One of the most common questions I get is, “Where does attack traffic come from?”. I want to present a quick and dirty answer, just to show you how diverse illicit traffic sources are.
To give you a glimpse into that, here is a list of the top 20 ISPs, based on the number of unique malicious source IP addresses who touched one of my HoneyPoint deployments in a single 24 hour period.
9 korea telecom
6 dynamic distribution ip’s for broadband services ojsc rosteleom, regional branch “urals”
5 chinanet jiangsu province network china telecom no.31,jingrong street beijing 100032
5 china mobile communications corporation mobile communications network operator in china internet service provider in china
4 chinanet jiangsu province network china telecom 260 zhongyang road,nanjing 210037
3 zenlayer inc
3 jsc rostelecom regional branch “siberia”
3 broadband multiplay project, o/o dgm bb, noc bsnl bangalore
As you can see by the above, the list is pretty diverse. It covers sources in many countries and across both domestic and foreign ISPs. In my experience, the list is also pretty dynamic, at least in terms of the top 10-20 ISPs. They tend to spike and fall like waves throughout different time periods. One of these days, maybe I will get around to visualizing some of that data to get a better view of the entropy around it. But, for now, I hope this gives you an idea of the diversity in sources of attacks.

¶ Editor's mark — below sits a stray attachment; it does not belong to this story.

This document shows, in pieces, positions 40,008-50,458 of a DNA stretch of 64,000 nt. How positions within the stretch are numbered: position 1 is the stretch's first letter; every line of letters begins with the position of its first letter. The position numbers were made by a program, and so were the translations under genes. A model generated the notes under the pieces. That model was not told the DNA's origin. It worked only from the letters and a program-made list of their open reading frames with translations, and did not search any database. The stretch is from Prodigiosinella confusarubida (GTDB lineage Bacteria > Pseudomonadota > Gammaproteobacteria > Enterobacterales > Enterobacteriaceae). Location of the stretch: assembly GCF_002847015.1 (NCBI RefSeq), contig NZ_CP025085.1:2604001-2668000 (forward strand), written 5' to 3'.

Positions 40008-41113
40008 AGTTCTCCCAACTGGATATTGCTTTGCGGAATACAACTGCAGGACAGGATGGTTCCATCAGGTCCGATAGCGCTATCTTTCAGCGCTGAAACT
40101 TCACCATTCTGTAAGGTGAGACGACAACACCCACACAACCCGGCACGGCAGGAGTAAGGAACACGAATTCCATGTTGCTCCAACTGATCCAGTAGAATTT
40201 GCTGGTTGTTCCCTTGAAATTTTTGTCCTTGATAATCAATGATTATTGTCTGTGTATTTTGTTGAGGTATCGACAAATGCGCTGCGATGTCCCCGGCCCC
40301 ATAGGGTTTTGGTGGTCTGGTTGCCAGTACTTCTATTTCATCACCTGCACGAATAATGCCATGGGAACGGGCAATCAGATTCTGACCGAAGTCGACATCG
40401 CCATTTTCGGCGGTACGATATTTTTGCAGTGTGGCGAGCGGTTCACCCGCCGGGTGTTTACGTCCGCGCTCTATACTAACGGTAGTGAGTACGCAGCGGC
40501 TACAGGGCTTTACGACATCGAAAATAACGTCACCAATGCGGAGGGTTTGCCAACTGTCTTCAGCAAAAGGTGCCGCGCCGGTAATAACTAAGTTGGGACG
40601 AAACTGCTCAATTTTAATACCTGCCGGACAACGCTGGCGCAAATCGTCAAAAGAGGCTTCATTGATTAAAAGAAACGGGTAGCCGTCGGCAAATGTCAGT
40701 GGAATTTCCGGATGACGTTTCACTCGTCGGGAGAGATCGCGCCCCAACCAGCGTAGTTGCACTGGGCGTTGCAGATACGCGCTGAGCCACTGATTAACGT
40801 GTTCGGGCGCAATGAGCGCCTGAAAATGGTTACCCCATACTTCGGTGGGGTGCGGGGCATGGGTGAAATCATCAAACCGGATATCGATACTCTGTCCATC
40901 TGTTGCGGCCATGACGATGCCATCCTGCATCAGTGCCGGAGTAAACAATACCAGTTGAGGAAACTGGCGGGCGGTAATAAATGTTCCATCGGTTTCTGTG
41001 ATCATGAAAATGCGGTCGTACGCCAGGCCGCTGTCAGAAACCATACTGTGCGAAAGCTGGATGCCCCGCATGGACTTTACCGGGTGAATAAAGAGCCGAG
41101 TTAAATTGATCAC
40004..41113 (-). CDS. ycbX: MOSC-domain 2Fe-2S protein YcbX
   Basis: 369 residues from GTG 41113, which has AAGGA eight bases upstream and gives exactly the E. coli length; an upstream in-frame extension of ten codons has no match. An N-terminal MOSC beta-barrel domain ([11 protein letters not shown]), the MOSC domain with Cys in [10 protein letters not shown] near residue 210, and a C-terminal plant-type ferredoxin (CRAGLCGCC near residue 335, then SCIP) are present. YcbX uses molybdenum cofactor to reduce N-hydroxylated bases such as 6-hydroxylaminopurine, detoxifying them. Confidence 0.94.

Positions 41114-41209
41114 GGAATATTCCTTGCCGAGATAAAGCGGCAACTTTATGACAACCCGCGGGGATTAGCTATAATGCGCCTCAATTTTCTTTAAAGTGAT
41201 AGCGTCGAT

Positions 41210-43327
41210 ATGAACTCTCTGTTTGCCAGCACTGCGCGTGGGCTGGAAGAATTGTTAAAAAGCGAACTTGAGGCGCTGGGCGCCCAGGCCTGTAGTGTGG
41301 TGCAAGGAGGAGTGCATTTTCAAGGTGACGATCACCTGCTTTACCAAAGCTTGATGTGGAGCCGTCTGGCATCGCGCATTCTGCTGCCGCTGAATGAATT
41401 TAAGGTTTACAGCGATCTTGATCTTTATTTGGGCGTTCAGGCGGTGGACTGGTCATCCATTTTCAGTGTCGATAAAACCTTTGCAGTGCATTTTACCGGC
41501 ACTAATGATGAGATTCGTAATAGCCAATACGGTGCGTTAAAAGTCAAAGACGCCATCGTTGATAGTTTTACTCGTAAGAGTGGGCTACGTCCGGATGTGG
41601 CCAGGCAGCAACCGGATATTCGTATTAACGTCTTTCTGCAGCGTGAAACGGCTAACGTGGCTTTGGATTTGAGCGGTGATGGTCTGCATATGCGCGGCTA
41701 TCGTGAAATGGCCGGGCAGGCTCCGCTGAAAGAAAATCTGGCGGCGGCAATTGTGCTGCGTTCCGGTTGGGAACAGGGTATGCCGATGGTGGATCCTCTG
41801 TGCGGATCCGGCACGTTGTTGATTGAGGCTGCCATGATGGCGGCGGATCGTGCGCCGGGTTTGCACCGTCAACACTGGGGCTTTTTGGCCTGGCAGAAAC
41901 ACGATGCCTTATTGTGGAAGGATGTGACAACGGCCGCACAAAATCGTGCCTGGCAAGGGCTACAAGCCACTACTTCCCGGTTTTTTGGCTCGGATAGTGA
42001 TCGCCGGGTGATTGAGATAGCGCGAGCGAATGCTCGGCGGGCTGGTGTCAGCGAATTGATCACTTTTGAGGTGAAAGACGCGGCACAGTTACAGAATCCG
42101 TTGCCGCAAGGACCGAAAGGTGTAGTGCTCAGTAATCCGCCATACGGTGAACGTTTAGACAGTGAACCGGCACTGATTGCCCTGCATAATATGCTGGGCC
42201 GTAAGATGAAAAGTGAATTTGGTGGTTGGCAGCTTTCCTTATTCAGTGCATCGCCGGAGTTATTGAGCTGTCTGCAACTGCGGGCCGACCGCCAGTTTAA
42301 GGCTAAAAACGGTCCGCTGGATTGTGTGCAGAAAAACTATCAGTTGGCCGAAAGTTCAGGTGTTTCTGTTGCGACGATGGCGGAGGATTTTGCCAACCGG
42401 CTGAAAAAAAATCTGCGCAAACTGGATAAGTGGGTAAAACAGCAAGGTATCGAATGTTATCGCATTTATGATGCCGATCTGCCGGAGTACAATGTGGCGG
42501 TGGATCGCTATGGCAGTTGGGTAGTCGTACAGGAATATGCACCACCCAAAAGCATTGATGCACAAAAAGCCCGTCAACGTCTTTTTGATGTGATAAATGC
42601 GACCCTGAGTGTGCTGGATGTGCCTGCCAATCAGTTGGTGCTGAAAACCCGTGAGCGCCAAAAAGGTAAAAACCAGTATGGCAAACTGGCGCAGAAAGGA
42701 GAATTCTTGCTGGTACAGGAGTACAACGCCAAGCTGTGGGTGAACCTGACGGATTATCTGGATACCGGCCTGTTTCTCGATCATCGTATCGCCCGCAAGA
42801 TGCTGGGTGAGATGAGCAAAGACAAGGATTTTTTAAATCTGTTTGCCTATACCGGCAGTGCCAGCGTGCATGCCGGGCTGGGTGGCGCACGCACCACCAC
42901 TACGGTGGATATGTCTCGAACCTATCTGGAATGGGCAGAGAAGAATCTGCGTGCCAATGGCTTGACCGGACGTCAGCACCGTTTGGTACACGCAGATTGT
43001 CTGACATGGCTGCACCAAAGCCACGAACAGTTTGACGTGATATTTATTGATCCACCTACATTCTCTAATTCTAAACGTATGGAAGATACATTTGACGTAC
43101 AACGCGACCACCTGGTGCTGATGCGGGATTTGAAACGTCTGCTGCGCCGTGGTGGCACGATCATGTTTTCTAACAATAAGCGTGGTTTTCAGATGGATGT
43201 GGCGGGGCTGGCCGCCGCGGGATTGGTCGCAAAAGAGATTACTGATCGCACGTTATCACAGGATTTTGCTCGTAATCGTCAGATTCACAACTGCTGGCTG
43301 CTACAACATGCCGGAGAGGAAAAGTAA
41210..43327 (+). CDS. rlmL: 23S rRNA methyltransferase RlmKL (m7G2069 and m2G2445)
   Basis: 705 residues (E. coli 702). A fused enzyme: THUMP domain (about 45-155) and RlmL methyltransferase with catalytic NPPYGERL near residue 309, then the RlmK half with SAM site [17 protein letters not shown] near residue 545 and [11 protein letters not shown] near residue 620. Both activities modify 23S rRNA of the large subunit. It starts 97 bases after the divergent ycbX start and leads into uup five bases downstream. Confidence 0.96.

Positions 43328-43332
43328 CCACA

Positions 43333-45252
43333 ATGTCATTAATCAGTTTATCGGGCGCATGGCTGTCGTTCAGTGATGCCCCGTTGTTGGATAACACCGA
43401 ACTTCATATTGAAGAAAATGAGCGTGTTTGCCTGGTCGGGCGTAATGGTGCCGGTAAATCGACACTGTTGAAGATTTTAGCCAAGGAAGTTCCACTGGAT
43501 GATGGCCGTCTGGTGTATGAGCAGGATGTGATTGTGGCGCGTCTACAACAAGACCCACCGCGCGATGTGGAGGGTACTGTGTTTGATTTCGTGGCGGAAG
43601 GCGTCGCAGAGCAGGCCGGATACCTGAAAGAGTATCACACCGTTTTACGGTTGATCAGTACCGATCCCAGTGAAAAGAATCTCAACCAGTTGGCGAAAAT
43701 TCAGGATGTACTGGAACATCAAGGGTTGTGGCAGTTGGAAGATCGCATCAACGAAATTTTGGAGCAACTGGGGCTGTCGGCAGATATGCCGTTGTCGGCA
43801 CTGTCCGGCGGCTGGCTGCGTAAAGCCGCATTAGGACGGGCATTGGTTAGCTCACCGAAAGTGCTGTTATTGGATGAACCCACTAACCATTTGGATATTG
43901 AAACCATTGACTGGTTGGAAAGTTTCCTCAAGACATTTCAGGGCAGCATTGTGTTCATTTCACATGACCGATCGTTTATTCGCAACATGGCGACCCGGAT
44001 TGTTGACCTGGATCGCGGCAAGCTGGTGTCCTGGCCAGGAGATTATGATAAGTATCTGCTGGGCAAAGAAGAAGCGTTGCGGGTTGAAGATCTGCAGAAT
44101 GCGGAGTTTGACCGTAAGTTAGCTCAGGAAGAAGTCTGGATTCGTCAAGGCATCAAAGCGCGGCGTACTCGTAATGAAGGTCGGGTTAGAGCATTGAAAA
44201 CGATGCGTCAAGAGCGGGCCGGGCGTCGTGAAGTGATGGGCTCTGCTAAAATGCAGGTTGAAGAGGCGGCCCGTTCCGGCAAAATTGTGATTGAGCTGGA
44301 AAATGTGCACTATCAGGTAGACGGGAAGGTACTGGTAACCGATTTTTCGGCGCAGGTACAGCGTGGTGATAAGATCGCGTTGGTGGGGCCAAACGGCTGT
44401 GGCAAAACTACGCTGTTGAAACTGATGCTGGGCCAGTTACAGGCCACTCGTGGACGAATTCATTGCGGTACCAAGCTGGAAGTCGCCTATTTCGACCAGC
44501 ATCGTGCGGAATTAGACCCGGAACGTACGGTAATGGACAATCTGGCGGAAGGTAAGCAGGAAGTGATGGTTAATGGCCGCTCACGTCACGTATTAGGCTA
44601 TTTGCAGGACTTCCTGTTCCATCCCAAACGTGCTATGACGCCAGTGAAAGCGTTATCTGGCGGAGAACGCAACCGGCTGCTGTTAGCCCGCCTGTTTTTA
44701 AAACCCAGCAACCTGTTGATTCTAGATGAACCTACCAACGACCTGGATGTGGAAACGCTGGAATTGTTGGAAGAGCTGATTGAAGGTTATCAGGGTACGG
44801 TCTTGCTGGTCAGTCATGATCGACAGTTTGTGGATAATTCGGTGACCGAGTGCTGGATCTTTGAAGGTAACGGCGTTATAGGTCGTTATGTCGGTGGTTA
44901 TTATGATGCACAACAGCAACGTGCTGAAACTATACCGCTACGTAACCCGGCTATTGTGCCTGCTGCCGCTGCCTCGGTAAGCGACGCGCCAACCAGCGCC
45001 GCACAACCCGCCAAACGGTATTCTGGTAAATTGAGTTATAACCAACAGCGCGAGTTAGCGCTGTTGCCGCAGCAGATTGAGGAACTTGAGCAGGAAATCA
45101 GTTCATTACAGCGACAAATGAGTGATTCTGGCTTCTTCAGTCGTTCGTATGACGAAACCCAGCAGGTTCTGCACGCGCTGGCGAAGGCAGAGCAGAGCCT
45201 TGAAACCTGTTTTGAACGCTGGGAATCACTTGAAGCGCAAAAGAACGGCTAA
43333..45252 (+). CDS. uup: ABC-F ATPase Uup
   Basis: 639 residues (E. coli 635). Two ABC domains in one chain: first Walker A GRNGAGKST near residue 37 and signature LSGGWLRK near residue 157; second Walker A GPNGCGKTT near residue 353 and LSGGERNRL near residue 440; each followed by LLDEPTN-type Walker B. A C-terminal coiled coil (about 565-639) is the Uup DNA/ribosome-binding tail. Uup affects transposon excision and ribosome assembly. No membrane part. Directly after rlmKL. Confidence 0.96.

The diversity also makes it very difficult to baseline log activity and such. As such, there may be some effective risk reduction in blocking ISPs by netblock, if your organization can tolerate the risk associated with doing so. But, more on that in another post. Hit me up on Twitter (@lbhuston) and let me know what your firm’s experience with that type blocking has been; if you’ve tried it or are doing it today. I’d love to hear if it reduced log noise, made traffic modeling easier or led to any specific risk reductions.
Thanks for reading!